(ORDO NEWS) — When we imagine the South Pole, most of us imagine the freezing cold that requires heavy duck-down hooded coats to get outside even for a minute.
Intrepid explorers may be ready to venture to the geographic extremes of the South Pole, but for the average person with a less severe physique, traveling there will be a challenge at best and a death sentence at worst.
However, there was a time when Antarctica was not the frozen tundra we know today. About 90 million years ago, according to experts, the temperature was moderate – even very warm.
Vegetation appeared that had more in common with rainforests than with rare cold-climate shrubs. It is hard to imagine, but once the landscape near the South Pole resembled the Brazilian jungle.
Their findings proved that there were temperate rainforests in this region approximately 145-65 million years ago.
They found evidence of 90-million-year-old vegetation – fossil roots, pollen and spores – that indicate greenery once flourished here.
The team immediately realized that what they had discovered was rare, as the color of the fossilized roots was markedly different from the layer of sedimentary rocks that covered them.
Luckily, the fossilized roots found were very well preserved, so the samples were taken from the “basic sediment,” as one of the researchers explained.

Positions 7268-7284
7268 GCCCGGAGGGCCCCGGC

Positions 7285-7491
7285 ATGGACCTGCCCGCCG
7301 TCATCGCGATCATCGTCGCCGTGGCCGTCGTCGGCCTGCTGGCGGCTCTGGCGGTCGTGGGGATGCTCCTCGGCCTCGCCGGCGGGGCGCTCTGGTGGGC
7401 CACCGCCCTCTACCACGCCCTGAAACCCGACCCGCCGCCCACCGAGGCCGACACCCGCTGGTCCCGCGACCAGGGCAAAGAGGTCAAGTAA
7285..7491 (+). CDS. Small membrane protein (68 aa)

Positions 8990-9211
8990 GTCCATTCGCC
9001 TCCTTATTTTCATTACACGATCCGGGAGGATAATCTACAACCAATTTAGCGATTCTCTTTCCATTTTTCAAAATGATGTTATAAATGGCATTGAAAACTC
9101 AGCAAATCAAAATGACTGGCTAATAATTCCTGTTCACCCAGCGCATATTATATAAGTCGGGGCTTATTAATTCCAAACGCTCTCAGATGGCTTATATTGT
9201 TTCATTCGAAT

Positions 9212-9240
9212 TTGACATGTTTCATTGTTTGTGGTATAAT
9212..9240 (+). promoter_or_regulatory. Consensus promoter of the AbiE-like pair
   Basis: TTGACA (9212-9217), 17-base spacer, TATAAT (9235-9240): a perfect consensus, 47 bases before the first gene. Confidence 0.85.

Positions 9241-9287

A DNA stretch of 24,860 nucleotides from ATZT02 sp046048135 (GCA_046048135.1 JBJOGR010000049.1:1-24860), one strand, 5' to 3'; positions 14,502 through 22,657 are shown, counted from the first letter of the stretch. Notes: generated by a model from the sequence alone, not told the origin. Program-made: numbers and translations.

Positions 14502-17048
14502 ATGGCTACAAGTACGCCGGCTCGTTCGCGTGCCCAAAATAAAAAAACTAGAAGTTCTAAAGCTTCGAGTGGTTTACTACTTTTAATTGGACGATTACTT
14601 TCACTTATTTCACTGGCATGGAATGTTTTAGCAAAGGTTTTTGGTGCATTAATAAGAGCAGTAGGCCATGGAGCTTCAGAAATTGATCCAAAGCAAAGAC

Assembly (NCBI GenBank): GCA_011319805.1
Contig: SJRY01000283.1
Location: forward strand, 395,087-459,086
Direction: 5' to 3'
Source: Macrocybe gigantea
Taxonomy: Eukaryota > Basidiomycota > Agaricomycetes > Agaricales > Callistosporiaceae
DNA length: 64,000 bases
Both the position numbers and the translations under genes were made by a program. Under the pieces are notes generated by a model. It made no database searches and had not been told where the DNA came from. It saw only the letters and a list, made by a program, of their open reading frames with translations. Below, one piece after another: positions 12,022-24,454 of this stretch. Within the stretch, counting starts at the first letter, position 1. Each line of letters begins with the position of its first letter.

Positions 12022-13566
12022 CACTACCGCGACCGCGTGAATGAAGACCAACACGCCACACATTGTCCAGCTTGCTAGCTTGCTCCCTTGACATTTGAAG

To explore further, the team used computed tomography (CT) to look deeper into the ground and soil below the surface.
Thanks to the tools used to conduct the study, the scientists were able to create a kind of replica of the vegetation.
They concluded that in order for such vegetation to grow near the South Pole, the summer temperature had to be around 19 degrees Celsius.
The water in this area reached 20 degrees Celsius. Particularly striking is not just the noticeable difference between Antarctica of that time and modern Antarctica, but that the vegetation grew despite being plunged into darkness for four months every year.
The light turned off
This has remained unchanged – polar darkness, during which no sunlight enters the region. Evidence of heavy rainfall in the area has also been found.
The team compared the terrain of that time to some of the swampy, wooded areas of New Zealand today.
At this time – the Cretaceous period – dinosaurs roamed here, and many places looked completely different from what they are today.
Scientists agree that, in general, the world was warmer then. However, these findings came as a surprise to climatologists, paleontologists, and other experts who specialize in the Cretaceous.
The team’s work, like all rigorous scientific research, has raised many more questions to be addressed – questions about climate change, a warming planet, and how some assumptions about climate in certain regions at certain times don’t always stand up to scrutiny.
Like many other cold regions, the Pine Island Glacier is losing significant amounts of ice as it warms. In 2020, another massive iceberg, roughly the size of Washington DC, broke off and fell into the ocean.
This region is rich in opportunities for further research. However, it is also fragile, prone to the vagaries of a warming planet while supporting a complex ecosystem.
But under the ice and snow, under the low temperatures that reign in Antarctica today, new evidence of the existence of tropical forests is hiding, and scientists and paleontologists continue to explore these depths to learn everything they can about life in this region millions of years ago.
Contact us: [email protected]